A full set of thumb-screws is provided with an in-case storage array to be kept safe and out of the way (no more plastic bags lost somewhere in your drawer of parts you never look at).
The Thelio backplane daughterboard is named Io after Jupiter’s moon and is also a reference to the IO of computing.
It is a completely open source and open hardware development of System76 that includes a fan controller, lighting controller plus connector for the niftily removable power button, and an extra power button for when you’re working on your Thelio with the cover off.
With a touch of finesse and a visage of elegance, Thelio’s exterior is completed with a sheet of real wood veneer that marries the industrial feat that is Thelio with the respect System76 shows for nature in sourcing all their building materials from environmentally friendly sources — from the acid bath for the aluminum wash, to the responsibly sourced wood, and the lasting aluminum structure that underpins Thelio as not only a computer, but a conversation piece of contemporary design.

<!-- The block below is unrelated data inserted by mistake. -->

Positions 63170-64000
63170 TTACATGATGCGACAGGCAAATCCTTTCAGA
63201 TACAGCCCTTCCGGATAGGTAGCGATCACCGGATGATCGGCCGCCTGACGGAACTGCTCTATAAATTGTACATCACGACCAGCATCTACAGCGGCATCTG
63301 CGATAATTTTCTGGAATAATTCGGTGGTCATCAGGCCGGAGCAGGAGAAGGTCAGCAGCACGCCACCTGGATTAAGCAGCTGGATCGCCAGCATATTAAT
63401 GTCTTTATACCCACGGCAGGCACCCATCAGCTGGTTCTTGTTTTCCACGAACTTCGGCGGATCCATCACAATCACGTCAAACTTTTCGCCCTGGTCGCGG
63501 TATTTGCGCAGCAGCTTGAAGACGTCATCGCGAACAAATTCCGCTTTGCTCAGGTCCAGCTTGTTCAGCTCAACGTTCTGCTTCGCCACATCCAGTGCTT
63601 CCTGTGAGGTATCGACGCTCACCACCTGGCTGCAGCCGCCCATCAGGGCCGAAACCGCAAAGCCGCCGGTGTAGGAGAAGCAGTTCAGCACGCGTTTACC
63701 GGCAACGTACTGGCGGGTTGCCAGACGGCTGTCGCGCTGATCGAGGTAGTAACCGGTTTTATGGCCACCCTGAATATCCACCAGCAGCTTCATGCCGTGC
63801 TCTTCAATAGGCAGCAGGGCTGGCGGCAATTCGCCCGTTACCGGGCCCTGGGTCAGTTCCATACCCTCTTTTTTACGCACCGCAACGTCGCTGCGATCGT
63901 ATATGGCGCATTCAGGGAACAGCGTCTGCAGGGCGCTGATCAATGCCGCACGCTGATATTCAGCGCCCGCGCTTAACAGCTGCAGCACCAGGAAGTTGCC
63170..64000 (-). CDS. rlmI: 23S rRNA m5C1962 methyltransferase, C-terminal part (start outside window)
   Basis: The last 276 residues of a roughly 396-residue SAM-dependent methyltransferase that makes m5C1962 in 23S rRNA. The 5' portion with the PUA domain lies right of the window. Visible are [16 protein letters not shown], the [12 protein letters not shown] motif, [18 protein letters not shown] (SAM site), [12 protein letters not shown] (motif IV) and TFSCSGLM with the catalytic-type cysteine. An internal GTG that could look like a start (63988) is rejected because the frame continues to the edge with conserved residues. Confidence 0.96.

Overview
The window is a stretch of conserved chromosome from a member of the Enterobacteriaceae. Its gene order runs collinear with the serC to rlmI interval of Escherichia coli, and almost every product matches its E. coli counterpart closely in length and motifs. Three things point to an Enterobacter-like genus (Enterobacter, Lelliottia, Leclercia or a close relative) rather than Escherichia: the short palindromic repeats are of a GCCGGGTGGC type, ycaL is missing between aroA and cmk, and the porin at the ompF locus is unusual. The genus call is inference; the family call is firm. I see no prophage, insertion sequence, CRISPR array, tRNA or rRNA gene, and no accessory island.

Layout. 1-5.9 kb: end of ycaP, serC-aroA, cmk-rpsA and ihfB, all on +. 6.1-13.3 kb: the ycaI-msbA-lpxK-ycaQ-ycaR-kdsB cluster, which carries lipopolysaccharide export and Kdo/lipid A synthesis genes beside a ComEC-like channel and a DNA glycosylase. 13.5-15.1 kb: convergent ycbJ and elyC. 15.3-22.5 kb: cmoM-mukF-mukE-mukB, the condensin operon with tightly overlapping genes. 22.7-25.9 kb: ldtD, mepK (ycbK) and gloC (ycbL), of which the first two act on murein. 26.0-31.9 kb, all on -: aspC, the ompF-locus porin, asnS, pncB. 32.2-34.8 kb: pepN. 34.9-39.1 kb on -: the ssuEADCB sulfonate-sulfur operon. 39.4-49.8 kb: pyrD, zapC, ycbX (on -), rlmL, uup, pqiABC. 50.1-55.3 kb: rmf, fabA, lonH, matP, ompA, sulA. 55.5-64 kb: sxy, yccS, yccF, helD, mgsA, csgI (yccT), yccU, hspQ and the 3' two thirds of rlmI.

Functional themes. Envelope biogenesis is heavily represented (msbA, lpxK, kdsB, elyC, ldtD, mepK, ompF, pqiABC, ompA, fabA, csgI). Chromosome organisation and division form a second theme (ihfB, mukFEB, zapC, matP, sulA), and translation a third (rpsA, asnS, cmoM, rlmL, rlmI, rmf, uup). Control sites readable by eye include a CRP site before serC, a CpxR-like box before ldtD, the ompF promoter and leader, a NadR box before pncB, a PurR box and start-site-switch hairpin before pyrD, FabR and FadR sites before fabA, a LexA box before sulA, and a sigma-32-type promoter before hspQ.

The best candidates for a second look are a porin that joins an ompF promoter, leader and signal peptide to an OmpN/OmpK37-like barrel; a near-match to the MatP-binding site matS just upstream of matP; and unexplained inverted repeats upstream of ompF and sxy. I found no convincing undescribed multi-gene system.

Open Source – From Design to Production
From conception, Thelio was intended to be an open source desktop. Everything that System76 manufactures for Thelio is entirely open source and available on GitHub, that’s in addition to all of the work that goes into Pop!_OS.
Thelio’s CAD files, the Thelio IO daughter board KiCAD, gerber, and firmware source files, as well as the necessary host software required to drive the daughterboard, are all on GitHub for the community, and so will every iteration of Thelio going forward.
While Thelio cannot be completely open source due to the many motherboard requirements that currently do not have open source options, such as BIOSes and various chipsets, System76 is still pushing the boundary in the ways that they can and future iterations of Thelio could very well be much more open source at the component level.